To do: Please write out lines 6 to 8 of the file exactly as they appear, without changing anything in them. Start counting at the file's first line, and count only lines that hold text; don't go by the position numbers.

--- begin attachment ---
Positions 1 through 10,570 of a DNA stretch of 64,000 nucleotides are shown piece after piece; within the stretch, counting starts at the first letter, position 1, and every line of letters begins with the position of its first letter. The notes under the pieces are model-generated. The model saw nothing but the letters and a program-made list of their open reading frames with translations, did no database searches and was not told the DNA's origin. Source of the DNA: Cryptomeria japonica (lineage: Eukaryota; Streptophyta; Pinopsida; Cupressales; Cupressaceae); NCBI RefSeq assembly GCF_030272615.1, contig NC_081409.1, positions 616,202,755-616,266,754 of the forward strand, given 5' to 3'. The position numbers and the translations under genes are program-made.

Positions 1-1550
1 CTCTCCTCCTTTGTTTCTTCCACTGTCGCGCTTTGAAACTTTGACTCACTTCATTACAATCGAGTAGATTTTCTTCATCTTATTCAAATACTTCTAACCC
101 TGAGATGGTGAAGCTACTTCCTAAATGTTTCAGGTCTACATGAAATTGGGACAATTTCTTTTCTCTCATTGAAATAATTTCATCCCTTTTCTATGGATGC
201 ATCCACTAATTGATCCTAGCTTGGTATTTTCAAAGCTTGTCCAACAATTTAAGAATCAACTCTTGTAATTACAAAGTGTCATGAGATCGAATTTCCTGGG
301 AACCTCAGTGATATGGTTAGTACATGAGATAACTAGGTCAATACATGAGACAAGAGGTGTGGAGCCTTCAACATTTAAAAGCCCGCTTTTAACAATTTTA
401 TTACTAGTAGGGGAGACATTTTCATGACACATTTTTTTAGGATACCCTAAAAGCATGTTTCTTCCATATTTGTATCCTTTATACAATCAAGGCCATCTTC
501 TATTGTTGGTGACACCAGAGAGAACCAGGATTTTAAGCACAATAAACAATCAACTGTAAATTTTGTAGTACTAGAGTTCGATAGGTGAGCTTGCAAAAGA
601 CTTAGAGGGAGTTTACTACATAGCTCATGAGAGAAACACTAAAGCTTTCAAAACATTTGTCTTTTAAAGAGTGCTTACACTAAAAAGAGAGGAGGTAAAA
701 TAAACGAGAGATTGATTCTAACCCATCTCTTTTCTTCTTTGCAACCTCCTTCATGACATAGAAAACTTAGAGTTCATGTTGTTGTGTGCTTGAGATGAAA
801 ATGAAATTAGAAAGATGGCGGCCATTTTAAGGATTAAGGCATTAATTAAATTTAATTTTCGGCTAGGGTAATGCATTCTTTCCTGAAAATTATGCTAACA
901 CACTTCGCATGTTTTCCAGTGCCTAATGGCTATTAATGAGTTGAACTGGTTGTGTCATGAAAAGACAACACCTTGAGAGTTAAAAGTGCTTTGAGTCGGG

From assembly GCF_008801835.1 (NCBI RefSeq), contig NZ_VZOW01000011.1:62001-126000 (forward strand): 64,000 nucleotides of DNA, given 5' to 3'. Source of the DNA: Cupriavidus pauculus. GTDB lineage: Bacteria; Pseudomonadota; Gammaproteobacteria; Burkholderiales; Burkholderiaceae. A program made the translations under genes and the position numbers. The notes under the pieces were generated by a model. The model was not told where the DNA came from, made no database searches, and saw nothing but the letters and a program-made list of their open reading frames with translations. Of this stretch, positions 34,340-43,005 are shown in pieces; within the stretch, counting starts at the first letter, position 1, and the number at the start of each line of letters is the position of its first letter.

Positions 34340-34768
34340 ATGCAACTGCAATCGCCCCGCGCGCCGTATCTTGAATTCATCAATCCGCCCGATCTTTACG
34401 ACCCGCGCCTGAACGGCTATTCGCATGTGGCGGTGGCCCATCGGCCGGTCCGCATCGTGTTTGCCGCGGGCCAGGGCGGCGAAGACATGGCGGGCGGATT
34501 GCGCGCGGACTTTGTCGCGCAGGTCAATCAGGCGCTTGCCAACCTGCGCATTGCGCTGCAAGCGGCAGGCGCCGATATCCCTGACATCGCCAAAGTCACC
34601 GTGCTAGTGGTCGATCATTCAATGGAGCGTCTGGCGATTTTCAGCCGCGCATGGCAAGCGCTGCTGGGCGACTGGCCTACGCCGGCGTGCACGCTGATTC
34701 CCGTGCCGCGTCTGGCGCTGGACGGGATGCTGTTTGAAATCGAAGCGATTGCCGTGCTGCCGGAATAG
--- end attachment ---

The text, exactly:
301 AACCTCAGTGATATGGTTAGTACATGAGATAACTAGGTCAATACATGAGACAAGAGGTGTGGAGCCTTCAACATTTAAAAGCCCGCTTTTAACAATTTTA
401 TTACTAGTAGGGGAGACATTTTCATGACACATTTTTTTAGGATACCCTAAAAGCATGTTTCTTCCATATTTGTATCCTTTATACAATCAAGGCCATCTTC
501 TATTGTTGGTGACACCAGAGAGAACCAGGATTTTAAGCACAATAAACAATCAACTGTAAATTTTGTAGTACTAGAGTTCGATAGGTGAGCTTGCAAAAGA